• Trap: 65-85 (or sequenced at 130-170)
  • Hip hop: 85-100, prominent 96
  • House: 120–128, prominent 126
  • Trance: 125-150, prominent 130
  • Dubstep: 138-142, prominent 140
  • Drum and bass: 150–180, prominent 160
  • Speedcore: >180, prominent 250

These values should not be taken too seriously though.

When mixing music, you can use the underlying tempo; e.g. a dubstep track at 140 BPM mixes well with a trap track at 70 BPM, due to the same underlying tempo. Recall that the standard dubstep rhythm patterns anyway are syncopated at this half-time tempo – the snare usually hits every third beat in a bar.

Furthermore, regarding dubstep, a wobbling LFO rate synced at 1/32 notes, is double the speed at 140 BPM compared to a tempo marking of 70 BPM. In theory, this means that you could program at 70 BPM, but then your LFOs may not allow you to reach 1/64 wobbles.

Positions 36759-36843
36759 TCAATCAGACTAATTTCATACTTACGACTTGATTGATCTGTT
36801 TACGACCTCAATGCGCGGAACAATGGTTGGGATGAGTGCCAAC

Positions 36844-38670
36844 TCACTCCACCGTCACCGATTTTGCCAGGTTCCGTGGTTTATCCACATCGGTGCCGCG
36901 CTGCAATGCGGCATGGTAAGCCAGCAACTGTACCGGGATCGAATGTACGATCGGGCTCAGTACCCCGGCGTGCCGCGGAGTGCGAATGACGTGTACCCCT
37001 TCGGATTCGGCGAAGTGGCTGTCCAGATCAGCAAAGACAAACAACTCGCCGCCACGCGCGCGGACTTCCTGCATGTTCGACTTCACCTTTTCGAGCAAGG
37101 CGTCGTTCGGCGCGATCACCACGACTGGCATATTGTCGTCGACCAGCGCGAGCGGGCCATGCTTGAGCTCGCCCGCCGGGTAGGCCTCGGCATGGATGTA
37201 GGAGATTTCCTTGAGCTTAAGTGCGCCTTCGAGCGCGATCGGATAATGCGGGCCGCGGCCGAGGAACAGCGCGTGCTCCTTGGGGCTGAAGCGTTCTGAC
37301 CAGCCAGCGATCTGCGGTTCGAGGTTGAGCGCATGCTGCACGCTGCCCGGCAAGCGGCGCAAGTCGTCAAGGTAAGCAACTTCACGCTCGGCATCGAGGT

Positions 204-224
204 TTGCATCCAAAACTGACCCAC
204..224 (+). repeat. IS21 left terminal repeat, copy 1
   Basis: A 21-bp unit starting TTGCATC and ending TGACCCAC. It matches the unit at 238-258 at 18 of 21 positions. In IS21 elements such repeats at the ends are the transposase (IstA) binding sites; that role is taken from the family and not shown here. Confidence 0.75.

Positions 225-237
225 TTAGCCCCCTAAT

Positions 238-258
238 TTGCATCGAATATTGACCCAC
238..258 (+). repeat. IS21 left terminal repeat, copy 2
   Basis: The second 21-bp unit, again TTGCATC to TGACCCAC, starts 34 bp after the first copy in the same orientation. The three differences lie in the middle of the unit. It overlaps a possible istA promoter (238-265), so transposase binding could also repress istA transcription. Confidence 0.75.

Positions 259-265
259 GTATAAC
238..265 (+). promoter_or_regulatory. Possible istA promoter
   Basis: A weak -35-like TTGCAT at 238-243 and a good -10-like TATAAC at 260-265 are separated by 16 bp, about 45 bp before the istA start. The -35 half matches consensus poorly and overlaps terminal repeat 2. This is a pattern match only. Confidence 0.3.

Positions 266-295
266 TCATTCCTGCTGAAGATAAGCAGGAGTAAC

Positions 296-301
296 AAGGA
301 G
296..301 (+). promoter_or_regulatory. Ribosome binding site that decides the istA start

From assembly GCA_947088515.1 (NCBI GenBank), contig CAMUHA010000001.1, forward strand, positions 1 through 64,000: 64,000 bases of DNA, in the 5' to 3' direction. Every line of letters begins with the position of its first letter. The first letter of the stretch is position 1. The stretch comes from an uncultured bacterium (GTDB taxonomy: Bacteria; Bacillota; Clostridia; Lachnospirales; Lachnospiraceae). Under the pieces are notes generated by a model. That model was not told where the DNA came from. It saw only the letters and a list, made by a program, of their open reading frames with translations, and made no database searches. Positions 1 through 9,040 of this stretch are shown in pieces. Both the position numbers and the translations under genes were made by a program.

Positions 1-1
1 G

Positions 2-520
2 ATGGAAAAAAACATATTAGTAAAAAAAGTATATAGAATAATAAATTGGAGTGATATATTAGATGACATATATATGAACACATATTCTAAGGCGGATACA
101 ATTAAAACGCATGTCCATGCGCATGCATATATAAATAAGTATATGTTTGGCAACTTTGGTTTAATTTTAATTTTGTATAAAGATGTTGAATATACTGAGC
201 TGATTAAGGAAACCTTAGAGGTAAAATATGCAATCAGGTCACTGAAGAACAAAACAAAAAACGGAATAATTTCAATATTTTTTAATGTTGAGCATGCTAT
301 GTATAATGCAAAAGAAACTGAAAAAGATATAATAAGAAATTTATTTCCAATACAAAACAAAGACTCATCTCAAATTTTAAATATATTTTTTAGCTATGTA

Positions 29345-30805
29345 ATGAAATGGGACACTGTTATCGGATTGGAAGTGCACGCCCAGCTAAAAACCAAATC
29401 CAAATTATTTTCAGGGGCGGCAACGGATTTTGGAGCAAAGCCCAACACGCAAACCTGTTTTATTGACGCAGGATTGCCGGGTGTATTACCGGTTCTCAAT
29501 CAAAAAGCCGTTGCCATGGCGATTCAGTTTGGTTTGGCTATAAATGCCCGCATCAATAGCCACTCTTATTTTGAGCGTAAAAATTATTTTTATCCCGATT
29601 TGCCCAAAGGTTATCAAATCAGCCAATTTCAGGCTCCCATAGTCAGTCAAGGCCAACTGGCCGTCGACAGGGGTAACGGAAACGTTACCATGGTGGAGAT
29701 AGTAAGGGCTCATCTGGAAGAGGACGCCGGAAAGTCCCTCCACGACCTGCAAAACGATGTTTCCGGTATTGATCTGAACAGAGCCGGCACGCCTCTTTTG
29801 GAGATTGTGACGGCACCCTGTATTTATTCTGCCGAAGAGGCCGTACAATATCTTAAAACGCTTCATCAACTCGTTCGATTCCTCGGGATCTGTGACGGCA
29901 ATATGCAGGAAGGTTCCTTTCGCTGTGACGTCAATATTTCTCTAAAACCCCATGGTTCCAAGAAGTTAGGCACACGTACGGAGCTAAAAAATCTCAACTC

When I compose music, I usually don’t shift tempo, but I do accentuate the underlying tempo on parts of the track.

P. S. If you’re into Italian tempo markings and other musical terms, go to college or read Wikipedia.

About Side-Chain Compression

There’s a hyperinflation of side-chain compression in popular music. And sometimes it sounds – more or less – like loose cables or dropouts. Still, used properly, side-chain compression could be the factor to a floor-filler.

So about compression, it’s a big part of today’s music. It keeps the volume levels at bay and making sure shit sounds tight. And loud (without increasing its peak amplitude). At the same time the dynamic range is reduced, and dare I say, music do tend to sound less, well, dynamic, than classics from yesterday. Whatever.